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Okinawa City man saves, protects endangered coral

Date Posted: 2004-05-06

A tropical fish shop owner understands firsthand the delicate nature of coral. He is also aware of the coral crisis affecting Okinawa coral, where damage is becoming serious.

Kouji Kinjo of Okinawa City is taking matters into his own hands, literally, planting coral in fish tanks at his own store. He’s been planting the coral for more than 15 years at his home, using coral eggs brought from Indonesia. He thinks it’s a good idea, because coral are dieing every day.

The environmental breeder went to Indonesia personally to get the coral to hybridize with Okinawan species. A coral specialist became upset with the idea, Kinjo says, because you can “never hybridize Okianwan coral because it’s a different type of coral. Okinawan corals are best wherever they are found, and would decrease in value if hybridized with other corals.”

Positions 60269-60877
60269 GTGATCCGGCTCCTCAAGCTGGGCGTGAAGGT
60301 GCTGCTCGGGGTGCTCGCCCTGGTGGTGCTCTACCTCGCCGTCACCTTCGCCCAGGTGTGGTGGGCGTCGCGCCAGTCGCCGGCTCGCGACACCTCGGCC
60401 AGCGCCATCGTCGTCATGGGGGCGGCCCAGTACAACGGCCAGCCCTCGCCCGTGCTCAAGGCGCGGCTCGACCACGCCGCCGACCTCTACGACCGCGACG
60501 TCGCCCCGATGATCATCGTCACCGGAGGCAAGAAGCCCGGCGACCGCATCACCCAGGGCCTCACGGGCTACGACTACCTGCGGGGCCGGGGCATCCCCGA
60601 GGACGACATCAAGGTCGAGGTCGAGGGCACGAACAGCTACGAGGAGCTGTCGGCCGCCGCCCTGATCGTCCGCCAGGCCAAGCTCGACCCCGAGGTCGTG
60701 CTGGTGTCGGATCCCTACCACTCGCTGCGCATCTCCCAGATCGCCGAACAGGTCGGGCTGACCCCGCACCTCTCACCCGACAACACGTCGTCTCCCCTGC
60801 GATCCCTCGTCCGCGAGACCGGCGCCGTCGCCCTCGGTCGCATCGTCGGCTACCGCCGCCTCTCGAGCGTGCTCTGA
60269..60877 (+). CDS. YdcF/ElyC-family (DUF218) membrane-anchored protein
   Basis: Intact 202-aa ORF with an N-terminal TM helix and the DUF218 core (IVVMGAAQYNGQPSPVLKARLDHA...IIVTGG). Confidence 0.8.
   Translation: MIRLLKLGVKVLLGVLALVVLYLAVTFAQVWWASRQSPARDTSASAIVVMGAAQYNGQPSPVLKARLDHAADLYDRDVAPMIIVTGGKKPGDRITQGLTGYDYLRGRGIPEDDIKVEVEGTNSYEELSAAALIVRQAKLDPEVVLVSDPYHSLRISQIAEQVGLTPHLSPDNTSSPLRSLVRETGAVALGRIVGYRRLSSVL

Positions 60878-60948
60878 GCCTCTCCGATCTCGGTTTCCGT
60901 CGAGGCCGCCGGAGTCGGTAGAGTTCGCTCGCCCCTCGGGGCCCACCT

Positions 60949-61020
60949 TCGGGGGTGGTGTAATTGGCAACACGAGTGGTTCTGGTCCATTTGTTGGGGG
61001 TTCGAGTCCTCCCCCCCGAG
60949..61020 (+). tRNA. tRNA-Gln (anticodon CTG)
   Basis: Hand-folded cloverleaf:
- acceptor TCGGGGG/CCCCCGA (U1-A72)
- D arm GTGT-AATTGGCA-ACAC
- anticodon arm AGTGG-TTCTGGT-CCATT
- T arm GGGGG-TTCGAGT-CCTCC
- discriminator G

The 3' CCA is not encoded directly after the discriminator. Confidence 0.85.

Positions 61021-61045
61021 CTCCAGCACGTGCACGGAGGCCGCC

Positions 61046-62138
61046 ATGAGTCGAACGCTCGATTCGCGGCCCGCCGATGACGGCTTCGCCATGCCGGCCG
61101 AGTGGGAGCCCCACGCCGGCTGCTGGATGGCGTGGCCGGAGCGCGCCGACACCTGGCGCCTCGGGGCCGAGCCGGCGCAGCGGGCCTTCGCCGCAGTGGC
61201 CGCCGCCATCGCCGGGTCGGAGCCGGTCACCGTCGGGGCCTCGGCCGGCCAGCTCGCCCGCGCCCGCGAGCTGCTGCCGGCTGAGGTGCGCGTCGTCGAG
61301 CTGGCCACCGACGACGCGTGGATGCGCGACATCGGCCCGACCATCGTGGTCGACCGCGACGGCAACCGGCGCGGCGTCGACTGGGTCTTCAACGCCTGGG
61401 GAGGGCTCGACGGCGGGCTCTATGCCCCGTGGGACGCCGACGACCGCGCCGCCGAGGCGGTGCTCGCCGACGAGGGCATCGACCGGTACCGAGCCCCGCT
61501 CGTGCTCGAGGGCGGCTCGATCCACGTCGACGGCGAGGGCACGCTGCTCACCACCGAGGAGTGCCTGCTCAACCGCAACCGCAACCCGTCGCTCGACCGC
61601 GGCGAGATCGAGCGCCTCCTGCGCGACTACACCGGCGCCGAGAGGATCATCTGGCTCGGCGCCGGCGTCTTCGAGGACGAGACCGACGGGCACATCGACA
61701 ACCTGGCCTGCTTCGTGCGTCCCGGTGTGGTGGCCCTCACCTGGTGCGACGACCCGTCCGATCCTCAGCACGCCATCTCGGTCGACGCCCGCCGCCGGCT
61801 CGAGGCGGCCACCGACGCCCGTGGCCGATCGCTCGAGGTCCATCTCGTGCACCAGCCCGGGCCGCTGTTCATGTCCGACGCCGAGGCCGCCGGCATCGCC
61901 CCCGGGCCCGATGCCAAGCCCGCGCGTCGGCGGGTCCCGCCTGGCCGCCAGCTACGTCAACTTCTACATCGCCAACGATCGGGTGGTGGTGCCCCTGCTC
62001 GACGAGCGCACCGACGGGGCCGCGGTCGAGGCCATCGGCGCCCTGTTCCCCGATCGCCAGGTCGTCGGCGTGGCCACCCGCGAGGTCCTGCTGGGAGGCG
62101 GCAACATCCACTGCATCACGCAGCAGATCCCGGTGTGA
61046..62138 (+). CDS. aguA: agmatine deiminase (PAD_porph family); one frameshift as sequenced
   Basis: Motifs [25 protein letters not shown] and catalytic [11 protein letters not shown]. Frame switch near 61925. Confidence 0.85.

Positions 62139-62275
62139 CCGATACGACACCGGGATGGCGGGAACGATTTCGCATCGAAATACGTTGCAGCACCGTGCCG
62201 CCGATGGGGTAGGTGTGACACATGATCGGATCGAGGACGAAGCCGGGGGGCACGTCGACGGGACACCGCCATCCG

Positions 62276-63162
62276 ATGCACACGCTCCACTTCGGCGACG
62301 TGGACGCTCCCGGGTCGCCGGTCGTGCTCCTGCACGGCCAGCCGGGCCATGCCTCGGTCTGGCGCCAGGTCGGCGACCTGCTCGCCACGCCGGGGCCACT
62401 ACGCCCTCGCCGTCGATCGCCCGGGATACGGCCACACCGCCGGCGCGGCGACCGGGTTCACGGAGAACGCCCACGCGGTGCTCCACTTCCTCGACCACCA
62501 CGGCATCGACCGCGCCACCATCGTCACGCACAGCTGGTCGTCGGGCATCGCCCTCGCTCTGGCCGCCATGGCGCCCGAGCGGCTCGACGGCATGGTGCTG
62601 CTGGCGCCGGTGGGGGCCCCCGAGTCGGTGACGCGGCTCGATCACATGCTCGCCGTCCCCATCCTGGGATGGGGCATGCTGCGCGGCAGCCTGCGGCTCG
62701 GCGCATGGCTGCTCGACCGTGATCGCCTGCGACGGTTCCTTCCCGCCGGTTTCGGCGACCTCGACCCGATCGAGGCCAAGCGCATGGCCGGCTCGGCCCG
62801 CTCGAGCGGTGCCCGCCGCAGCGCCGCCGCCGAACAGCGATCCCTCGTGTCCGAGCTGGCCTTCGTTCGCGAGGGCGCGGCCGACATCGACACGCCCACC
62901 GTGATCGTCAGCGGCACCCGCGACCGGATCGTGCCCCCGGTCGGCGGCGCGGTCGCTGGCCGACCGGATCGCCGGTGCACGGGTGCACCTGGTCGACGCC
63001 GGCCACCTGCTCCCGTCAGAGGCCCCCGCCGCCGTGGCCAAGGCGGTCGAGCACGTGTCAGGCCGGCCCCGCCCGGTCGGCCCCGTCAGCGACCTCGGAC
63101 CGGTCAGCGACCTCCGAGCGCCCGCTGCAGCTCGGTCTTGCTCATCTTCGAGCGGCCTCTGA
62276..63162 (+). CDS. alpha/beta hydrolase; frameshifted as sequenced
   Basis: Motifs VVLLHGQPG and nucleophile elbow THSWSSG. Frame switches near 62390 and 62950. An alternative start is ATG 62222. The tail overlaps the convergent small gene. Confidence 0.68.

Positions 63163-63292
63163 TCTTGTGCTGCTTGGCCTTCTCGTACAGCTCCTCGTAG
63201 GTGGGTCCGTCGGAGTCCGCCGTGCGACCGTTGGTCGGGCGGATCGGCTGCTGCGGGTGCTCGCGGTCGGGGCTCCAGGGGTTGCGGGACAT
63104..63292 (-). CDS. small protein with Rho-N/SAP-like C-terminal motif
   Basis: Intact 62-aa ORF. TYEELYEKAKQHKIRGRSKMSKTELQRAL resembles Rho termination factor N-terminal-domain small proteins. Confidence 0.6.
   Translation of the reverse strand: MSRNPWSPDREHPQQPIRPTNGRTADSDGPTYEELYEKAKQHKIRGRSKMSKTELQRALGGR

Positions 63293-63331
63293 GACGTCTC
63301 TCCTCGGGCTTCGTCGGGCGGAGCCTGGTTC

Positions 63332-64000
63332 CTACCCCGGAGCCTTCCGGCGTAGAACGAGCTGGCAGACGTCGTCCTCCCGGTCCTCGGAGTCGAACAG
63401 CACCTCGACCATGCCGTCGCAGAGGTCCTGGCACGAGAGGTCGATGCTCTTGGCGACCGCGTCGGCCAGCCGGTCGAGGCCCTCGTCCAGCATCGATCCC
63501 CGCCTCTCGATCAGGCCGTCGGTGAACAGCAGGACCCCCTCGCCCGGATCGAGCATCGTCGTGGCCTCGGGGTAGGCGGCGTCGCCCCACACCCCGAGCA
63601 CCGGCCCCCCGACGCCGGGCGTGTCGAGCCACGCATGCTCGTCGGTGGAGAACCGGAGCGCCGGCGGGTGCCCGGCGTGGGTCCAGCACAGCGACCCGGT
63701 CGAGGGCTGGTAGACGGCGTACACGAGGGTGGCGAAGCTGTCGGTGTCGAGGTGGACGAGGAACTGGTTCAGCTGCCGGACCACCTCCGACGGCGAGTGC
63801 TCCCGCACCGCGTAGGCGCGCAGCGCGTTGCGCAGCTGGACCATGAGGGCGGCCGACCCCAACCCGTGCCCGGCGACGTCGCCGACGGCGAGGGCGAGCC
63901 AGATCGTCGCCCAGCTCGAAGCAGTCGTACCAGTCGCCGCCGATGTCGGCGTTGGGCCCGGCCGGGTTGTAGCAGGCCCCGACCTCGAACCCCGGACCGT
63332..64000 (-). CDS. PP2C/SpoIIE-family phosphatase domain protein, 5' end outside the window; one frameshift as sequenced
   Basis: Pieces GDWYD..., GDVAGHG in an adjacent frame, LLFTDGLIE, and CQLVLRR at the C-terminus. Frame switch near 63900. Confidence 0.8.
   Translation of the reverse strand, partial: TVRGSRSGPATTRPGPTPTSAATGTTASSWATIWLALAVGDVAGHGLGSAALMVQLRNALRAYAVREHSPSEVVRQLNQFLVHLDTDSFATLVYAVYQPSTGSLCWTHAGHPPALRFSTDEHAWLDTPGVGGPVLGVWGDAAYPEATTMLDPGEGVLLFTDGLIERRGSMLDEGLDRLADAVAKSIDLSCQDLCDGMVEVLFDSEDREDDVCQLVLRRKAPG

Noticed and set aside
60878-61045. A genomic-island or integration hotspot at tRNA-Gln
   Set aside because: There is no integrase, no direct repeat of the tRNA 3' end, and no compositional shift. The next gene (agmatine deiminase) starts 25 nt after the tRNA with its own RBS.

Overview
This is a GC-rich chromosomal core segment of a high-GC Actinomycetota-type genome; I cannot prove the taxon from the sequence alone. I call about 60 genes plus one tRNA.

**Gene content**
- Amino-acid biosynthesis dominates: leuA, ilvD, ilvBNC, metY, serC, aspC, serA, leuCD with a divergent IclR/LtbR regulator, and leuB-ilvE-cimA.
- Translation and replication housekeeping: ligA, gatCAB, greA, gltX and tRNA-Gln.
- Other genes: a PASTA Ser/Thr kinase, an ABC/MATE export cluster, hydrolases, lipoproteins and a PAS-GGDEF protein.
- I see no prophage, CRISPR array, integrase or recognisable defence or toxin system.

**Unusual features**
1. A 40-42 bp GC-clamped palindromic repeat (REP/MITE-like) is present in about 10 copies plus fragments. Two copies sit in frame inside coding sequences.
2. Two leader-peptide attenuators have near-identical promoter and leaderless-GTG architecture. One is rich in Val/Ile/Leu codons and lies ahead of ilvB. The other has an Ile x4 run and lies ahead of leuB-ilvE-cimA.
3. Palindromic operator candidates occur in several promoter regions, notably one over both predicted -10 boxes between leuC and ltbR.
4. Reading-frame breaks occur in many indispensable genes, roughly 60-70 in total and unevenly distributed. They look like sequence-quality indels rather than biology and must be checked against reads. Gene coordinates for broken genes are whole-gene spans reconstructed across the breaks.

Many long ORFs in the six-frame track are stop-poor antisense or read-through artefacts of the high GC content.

Coral specialists also note the potential for additional diseases, saying hybridizing is too dangerous. Kinjo’s spent some Y4,000,000 to buy Indonesian coral, and now his money’s gone.

And since he can’t hybridize them, he’s now the owner of 4,000 Okinawaan corals at his house, in a four meter long fishtank. He’s cut the coral brances and grows more, and plants more.

He gives them to the Chatan Town Fishermen’s Association to be returned to the ocean for planting. Kinjo says it’s becoming popular to plant the corals and return them to the ocean. The ocean, he says, “never knows that it’s originally coral from Okinawa, or from another country.”

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